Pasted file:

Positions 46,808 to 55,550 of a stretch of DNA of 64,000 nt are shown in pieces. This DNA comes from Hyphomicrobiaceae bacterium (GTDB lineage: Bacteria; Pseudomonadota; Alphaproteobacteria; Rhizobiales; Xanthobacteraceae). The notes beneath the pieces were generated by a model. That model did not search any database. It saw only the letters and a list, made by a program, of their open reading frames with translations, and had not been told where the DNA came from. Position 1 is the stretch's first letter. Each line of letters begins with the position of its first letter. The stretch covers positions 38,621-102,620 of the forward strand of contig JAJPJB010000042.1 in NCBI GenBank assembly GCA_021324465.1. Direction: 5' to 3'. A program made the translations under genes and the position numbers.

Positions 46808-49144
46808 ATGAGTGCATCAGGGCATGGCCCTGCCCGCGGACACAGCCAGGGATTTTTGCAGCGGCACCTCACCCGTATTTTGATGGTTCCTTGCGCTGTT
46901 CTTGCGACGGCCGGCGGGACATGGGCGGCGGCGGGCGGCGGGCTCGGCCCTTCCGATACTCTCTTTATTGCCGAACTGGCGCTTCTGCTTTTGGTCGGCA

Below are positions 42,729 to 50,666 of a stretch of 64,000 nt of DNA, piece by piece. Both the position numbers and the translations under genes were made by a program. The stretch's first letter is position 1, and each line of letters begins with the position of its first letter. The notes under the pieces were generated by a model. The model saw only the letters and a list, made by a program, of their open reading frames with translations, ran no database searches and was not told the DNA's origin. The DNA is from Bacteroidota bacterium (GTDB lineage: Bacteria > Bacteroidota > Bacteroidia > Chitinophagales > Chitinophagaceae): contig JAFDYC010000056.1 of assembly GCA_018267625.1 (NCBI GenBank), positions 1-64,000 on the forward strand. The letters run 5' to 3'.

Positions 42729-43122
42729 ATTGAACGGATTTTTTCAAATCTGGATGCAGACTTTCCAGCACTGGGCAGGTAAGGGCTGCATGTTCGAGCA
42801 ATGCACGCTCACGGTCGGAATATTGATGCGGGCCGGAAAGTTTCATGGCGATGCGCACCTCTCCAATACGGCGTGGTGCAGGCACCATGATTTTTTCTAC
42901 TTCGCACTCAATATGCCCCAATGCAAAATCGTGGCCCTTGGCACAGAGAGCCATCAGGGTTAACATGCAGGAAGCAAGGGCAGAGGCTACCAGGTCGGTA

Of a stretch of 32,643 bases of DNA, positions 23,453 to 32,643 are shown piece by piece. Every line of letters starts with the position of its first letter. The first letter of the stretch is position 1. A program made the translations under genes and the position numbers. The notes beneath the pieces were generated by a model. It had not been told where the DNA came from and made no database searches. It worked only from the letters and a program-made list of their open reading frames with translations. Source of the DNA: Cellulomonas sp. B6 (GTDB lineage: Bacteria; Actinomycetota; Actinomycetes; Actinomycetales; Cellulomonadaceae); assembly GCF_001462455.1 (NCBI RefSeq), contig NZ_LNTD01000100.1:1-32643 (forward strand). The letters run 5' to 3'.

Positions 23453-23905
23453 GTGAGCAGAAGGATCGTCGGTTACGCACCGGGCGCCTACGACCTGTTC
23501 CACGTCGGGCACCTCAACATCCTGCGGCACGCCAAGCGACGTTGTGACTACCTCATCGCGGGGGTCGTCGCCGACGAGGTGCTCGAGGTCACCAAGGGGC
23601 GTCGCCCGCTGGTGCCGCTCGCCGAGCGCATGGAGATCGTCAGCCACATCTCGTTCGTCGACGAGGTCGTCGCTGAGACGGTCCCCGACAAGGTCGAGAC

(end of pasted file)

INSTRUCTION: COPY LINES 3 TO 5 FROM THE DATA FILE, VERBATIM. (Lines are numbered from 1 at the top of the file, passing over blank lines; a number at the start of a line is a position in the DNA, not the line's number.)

46808 ATGAGTGCATCAGGGCATGGCCCTGCCCGCGGACACAGCCAGGGATTTTTGCAGCGGCACCTCACCCGTATTTTGATGGTTCCTTGCGCTGTT
46901 CTTGCGACGGCCGGCGGGACATGGGCGGCGGCGGGCGGCGGGCTCGGCCCTTCCGATACTCTCTTTATTGCCGAACTGGCGCTTCTGCTTTTGGTCGGCA

Below are positions 42,729 to 50,666 of a stretch of 64,000 nt of DNA, piece by piece. Both the position numbers and the translations under genes were made by a program. The stretch's first letter is position 1, and each line of letters begins with the position of its first letter. The notes under the pieces were generated by a model. The model saw only the letters and a list, made by a program, of their open reading frames with translations, ran no database searches and was not told the DNA's origin. The DNA is from Bacteroidota bacterium (GTDB lineage: Bacteria > Bacteroidota > Bacteroidia > Chitinophagales > Chitinophagaceae): contig JAFDYC010000056.1 of assembly GCA_018267625.1 (NCBI GenBank), positions 1-64,000 on the forward strand. The letters run 5' to 3'.